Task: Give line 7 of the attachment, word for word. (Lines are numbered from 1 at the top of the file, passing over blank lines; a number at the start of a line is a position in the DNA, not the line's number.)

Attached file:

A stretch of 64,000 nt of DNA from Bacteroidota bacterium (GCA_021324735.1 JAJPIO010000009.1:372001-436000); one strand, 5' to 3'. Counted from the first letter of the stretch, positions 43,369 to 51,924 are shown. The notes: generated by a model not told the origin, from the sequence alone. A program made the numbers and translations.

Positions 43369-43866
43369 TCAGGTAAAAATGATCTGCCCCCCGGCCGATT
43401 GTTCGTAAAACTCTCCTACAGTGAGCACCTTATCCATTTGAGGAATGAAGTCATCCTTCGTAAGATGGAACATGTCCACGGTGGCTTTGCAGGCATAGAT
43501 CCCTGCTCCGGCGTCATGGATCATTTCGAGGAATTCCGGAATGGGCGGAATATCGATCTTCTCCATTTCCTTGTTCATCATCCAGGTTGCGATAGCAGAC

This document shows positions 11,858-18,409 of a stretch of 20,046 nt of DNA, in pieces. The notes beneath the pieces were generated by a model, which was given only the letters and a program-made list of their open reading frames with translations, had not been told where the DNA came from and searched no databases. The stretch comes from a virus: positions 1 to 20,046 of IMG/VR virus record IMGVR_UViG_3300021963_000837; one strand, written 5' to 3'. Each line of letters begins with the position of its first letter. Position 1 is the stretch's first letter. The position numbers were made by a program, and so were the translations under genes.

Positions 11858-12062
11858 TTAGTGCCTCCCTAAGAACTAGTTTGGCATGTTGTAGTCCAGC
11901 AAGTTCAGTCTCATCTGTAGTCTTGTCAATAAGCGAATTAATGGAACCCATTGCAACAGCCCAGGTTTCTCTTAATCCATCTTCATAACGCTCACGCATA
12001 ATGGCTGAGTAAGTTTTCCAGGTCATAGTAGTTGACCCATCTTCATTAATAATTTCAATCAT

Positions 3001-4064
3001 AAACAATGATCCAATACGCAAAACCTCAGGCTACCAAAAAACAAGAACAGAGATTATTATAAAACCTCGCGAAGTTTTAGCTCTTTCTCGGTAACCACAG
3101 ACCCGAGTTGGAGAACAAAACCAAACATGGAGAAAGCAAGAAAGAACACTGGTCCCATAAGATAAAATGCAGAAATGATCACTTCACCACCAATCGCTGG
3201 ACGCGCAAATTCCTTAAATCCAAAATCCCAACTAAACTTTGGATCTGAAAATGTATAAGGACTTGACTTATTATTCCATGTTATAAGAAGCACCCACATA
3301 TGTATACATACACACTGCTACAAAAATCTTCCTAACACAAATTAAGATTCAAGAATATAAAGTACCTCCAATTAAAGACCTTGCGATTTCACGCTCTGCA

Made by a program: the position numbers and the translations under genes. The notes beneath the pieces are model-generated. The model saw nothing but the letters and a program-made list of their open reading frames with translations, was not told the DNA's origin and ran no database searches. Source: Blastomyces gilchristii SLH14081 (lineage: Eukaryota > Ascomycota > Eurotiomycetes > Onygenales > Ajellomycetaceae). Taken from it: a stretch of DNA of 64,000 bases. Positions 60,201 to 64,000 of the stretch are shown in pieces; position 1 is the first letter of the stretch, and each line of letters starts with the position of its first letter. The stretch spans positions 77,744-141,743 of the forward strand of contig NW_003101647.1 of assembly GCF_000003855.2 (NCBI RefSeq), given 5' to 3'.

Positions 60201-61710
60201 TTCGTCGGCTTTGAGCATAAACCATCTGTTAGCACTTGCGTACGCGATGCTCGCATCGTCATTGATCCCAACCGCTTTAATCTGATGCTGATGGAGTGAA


Positions 11858-12062